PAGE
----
Mike Denton, local substance abuse expert, visited Butler University last night in an effort to increase alcohol awareness before homecoming week.
Denton infused the night’s topic, alcohol abuse and underage drinking in college, with lots of humor but remained serious when describing the risks of such behavior.
The event was sponsored by Butler Greeks as Educators Advocates and Resources, Peers Advocating Wellness for Students and the Student Government Association.
The groups will also be supporting the “Over It” campaign that encourages students to speak out against the dangers and consequences of high-risk drinking.
The evening began with a quick message about the “Over It” campaign. Then a short video made by the SGA Public Relations Board about the consequences of alcohol use was played.
In an effort to encourage students to think about the consequences of drinking in excess, students were asked to write down things they are “over” in regards to drinking.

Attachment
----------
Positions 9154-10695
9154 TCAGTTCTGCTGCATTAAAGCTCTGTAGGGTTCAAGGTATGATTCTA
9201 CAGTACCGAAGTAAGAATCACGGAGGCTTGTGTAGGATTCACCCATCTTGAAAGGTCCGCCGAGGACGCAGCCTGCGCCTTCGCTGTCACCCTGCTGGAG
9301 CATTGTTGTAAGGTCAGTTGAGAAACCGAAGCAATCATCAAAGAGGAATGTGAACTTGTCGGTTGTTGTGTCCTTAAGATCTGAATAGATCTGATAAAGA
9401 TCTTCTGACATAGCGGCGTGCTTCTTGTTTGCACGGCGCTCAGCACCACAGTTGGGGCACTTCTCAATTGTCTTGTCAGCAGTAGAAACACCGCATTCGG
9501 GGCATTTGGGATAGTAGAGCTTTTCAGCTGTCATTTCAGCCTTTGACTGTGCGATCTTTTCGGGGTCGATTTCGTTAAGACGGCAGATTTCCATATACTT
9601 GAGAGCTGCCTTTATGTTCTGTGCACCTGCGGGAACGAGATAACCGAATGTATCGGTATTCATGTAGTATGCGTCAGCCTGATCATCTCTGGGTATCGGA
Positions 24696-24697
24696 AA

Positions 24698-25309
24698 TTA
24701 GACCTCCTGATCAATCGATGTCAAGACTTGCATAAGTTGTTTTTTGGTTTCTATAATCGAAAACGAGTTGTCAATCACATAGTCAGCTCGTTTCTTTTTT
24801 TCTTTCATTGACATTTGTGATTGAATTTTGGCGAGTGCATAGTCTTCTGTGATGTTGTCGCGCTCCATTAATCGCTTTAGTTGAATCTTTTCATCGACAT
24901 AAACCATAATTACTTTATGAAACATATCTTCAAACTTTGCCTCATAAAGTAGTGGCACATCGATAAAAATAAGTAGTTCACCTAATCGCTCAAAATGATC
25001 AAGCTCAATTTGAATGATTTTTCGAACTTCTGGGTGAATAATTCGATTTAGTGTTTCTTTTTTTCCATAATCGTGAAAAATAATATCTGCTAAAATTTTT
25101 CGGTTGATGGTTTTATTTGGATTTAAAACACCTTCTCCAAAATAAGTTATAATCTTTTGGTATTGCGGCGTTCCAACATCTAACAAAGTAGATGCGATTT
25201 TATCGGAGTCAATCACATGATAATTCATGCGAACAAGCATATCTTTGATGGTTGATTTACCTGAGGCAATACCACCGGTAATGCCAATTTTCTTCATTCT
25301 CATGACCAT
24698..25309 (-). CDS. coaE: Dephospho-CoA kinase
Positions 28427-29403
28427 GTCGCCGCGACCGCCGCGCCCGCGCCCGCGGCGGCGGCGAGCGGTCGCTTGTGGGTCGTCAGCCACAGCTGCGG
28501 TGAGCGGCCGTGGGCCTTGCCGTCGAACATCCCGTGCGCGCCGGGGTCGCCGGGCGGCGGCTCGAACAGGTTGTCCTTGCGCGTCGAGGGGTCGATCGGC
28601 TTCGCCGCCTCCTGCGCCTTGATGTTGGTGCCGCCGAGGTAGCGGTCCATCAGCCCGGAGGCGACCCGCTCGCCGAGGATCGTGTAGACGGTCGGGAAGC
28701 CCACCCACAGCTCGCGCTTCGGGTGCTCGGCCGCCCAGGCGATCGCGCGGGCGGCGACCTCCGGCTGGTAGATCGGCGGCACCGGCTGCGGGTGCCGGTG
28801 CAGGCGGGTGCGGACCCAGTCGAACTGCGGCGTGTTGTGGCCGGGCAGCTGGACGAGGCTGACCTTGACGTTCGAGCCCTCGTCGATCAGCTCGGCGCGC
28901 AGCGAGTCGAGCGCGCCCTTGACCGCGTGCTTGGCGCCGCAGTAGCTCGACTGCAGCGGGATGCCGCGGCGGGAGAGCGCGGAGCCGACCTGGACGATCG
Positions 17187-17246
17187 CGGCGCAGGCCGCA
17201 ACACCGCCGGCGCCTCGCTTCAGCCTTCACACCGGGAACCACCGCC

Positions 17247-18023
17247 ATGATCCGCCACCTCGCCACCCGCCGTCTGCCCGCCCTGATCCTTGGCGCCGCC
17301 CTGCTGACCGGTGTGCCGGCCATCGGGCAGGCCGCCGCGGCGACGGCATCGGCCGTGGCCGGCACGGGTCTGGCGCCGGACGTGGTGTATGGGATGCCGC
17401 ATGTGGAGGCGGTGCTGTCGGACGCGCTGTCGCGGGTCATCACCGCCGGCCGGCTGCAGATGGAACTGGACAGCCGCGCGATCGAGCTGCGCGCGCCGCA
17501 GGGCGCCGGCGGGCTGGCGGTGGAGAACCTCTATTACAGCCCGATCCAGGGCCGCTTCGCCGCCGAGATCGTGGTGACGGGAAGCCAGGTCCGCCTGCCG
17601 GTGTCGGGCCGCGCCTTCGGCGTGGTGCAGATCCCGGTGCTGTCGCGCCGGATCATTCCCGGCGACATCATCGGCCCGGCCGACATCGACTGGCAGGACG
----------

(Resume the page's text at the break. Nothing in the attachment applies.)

Students then voiced their concerns aloud to the group.
He said while the event was to discourage irresponsible drinking, it wasn’t a typical “drinking is bad” lecture.
Denton asked the students if any of them had started drinking at or around age 15.
He opened the room up for those in attendance to freely admit that they had used alcohol underage. Denton said this behavior occurs because as a society the U.S. exposes people to alcohol at a young age.
He said society tells young people that it is acceptable to drink. So why is it not okay to be drunk, he asked. Or is it okay, and when?
Denton said that as a whole, the U.S. presents conflicting views in regards to when it is okay to be drunk.
Society says it is okay to get drunk every now and then, he said but it is not okay to get too drunk and be reckless.
Denton said the subject is tricky because the line between recreational and reckless use of alcohol is very fine.
“Recreational use is okay and as a matter of fact it’s fun,” Denton said. “But when something is fun and likable people abuse it almost right away after discovering the pleasure in it.”
Abusing something that feels good is normal, Denton said, but rather than refraining from alcohol completely, people simply need to have a better understanding of the difference between recreation and abuse.
Denton said, “People should learn to enjoy the safe, minimal effect of the alcohol buzz.”